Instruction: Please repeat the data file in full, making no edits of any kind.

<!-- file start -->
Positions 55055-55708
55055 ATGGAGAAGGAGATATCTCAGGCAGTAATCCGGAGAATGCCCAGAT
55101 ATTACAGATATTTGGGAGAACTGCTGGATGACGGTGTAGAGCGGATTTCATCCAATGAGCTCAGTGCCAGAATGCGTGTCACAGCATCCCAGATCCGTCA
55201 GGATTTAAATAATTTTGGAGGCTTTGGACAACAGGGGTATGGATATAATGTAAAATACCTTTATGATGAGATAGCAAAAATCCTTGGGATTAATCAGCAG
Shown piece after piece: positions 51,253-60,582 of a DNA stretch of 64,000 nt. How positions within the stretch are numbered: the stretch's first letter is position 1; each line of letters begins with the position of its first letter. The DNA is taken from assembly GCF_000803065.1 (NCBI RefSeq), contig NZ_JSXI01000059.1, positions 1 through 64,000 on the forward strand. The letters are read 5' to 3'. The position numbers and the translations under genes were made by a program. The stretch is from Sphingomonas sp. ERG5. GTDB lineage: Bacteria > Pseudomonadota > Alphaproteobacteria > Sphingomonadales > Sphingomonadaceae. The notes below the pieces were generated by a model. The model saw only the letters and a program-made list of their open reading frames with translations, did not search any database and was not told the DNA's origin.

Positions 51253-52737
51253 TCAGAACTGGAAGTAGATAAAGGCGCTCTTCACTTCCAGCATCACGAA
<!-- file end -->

Positions 55055-55708
55055 ATGGAGAAGGAGATATCTCAGGCAGTAATCCGGAGAATGCCCAGAT
55101 ATTACAGATATTTGGGAGAACTGCTGGATGACGGTGTAGAGCGGATTTCATCCAATGAGCTCAGTGCCAGAATGCGTGTCACAGCATCCCAGATCCGTCA
55201 GGATTTAAATAATTTTGGAGGCTTTGGACAACAGGGGTATGGATATAATGTAAAATACCTTTATGATGAGATAGCAAAAATCCTTGGGATTAATCAGCAG
Shown piece after piece: positions 51,253-60,582 of a DNA stretch of 64,000 nt. How positions within the stretch are numbered: the stretch's first letter is position 1; each line of letters begins with the position of its first letter. The DNA is taken from assembly GCF_000803065.1 (NCBI RefSeq), contig NZ_JSXI01000059.1, positions 1 through 64,000 on the forward strand. The letters are read 5' to 3'. The position numbers and the translations under genes were made by a program. The stretch is from Sphingomonas sp. ERG5. GTDB lineage: Bacteria > Pseudomonadota > Alphaproteobacteria > Sphingomonadales > Sphingomonadaceae. The notes below the pieces were generated by a model. The model saw only the letters and a program-made list of their open reading frames with translations, did not search any database and was not told the DNA's origin.

Positions 51253-52737
51253 TCAGAACTGGAAGTAGATAAAGGCGCTCTTCACTTCCAGCATCACGAA